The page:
Potential litigants will sometimes generate documents concerning the facts and events that eventually lead to litigation. Those from businesses are often admissible under the business records exception to the hearsay rule. But what about those generated by individuals who are not covered by the business records exception? How does that affect your discovery strategy?
In King v. Indiana Harbor Belt Railroad a railroad conductor alleged his employer retaliated against him for various protected activities. A motion for summary judgment was filed but before the court could rule it had to address various evidentiary objections. The analysis focused primarily on “a series of handwritten memos that King purports to have jotted down contemporaneously with the events described therein. Predominantly, the memos summarize conversations King claims to have had with other IHB employees about his allegations of retaliation.” He argued his memos created genuine issues of material facts.
The documents weren’t authenticated.
A motion for summary judgment must be opposed with admissible evidence. This required authenticating the memos. “The memos have not been introduced by affidavit or any other sworn statement. King’s own declaration makes no mention of these writings, nor do any of the declarations submitted by his attorneys.” They were not sworn either, so the memos could not be considered equivalent to affidavits.
King argued he had authenticated the memos at his deposition. That argument did not work for multiple reasons. “First of all, King’s handwritten memos were not present at his deposition, and so he could not identify them on the record as the same documents he now submits” “Second, … King provided no details to corroborate whether the handwritten memos at issue are the same documents he vaguely mentioned on the record.”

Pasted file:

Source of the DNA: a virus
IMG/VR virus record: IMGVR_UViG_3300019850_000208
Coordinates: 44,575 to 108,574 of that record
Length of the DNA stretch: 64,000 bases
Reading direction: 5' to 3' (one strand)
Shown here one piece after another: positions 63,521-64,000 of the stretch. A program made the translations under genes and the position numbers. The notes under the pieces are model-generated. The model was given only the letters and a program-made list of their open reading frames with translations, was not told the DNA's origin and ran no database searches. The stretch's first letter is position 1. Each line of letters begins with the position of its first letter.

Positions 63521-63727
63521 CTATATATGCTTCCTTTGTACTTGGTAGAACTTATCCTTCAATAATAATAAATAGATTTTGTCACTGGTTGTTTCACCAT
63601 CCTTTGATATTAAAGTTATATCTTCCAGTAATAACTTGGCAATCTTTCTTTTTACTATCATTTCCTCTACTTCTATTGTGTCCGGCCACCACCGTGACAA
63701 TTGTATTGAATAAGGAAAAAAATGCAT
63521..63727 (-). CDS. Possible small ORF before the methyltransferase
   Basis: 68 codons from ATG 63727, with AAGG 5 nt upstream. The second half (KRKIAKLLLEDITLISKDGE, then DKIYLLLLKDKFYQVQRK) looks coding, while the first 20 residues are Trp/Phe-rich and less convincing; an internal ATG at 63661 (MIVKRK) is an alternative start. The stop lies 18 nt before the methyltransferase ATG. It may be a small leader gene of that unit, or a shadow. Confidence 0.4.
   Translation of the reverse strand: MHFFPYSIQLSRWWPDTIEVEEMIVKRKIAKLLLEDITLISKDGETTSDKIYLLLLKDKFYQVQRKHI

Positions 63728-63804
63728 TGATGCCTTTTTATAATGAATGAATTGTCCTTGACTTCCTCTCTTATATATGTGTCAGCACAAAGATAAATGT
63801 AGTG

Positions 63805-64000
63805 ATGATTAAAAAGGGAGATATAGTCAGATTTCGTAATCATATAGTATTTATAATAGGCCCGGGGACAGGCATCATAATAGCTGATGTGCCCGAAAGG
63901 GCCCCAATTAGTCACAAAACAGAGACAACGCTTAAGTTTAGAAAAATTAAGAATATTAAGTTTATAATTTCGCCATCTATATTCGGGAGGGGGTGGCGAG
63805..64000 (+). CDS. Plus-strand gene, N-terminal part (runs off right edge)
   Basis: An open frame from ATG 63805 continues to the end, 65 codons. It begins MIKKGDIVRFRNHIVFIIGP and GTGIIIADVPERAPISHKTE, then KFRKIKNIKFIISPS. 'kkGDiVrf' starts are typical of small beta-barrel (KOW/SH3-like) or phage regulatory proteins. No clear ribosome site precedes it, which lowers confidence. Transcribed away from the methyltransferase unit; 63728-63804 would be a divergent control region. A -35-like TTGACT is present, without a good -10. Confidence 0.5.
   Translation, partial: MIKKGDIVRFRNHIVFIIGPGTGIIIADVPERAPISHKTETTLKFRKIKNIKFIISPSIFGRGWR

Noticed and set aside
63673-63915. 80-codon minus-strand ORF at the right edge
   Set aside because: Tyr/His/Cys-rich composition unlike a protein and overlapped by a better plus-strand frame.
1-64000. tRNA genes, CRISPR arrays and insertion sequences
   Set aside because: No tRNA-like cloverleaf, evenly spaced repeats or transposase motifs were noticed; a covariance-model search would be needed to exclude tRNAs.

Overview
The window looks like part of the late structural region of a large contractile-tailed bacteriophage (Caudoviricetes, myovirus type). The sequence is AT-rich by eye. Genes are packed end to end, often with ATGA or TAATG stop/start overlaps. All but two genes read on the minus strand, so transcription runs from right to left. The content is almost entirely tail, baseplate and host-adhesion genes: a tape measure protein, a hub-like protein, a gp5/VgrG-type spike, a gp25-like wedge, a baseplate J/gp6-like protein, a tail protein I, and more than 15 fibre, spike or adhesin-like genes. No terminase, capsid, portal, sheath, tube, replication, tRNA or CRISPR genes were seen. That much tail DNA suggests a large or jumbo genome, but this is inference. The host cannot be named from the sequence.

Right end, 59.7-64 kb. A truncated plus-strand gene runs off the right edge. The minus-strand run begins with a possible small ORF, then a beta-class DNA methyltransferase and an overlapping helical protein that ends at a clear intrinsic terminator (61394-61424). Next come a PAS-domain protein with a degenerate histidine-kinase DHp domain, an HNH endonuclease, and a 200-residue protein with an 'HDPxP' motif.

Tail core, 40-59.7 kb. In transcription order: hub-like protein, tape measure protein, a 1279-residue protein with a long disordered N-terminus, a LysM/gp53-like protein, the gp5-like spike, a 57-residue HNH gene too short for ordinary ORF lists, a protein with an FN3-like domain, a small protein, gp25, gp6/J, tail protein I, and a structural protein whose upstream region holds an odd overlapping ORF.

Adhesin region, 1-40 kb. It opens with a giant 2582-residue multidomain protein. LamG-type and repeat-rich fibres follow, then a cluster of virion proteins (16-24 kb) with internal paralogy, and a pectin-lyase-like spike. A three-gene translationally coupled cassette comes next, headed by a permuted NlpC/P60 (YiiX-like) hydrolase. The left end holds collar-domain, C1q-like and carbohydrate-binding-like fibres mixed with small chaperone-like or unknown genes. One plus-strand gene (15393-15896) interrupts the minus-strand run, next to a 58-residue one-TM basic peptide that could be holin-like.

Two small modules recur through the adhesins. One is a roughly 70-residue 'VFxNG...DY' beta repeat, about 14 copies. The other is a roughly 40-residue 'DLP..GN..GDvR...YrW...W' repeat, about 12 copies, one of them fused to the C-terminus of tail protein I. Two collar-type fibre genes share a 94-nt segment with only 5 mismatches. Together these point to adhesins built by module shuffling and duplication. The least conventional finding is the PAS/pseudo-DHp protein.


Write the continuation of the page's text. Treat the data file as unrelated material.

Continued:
The information they contained was not independently admissible.
The evidence used to oppose summary judgment itself need not be admissible so long as it could be presented in an admissible form at trial. It was agreed the memos themselves were hearsay, but could they qualify for an exception?
Plaintiff argued the memos were records of a regularly conducted activity. Rule 803(6) requires these types of records to be “kept in the course of a regularly conducted activity of a[n] … occupation.” “King presents no argument that his occupation as a conductor at IHB requires him to make these recordings, and nothing in the record reflects such a notion. In fact, King’s counsel admitted that these memos were created for purposes of litigation.”
He then argued the memos were present sense impressions under Rule 803(1). The court noted the logic for this exception “is that spontaneous utterances … are unlikely to be fabricated, because fabrication requires an opportunity for conscious reflection.” “Like a diary entry, King “had the opportunity to write down whatever [he] wanted to when [he made his entries]; they were not spontaneous utterances, but rather the rendition of events that [he] chose to put down on paper.” The memos would not be admissible as present sense impressions.
Plaintiff’s final argument was the memos were recorded recollections under Rule 803(5). Plaintiff could not meet the rule’s threshold requires that “(1) that the memos concern matters about which King once had knowledge but now has insufficient recollection to testify fully and accurately; and (2) that King made or adopted the memos when the matters were fresh in his memory and the memos reflect that knowledge correctly.”
The other problem was that if the memos had qualified for a hearsay exception, their content itself was still hearsay that could not otherwise fit within an exception.
The memos were excluded.
This all relates back to discovery. The memos had not been produced before the deposition, so the client could not have authenticated them there. During the discovery process, perhaps the evidentiary issues could have been evaluated, perhaps leading to additional depositions of witnesses concerning the memos content. That might have avoided the hearsay issues.
As often stated, no plan survives first contact with the enemy. Or as Mike Tyson put it, “everyone has a plan until they get punched in the mouth.” You have a plan, but so does the opponent. How each quickly each of you can surmise the opponent’s plan and adapt your own to fit the circumstances as you find them might be the difference between the client winning or losing.
 2:15-cv-245, 2018 U.S. Dist. LEXIS 193891, 2018 WL 5982134 (N.D. Ind. November 13, 2018).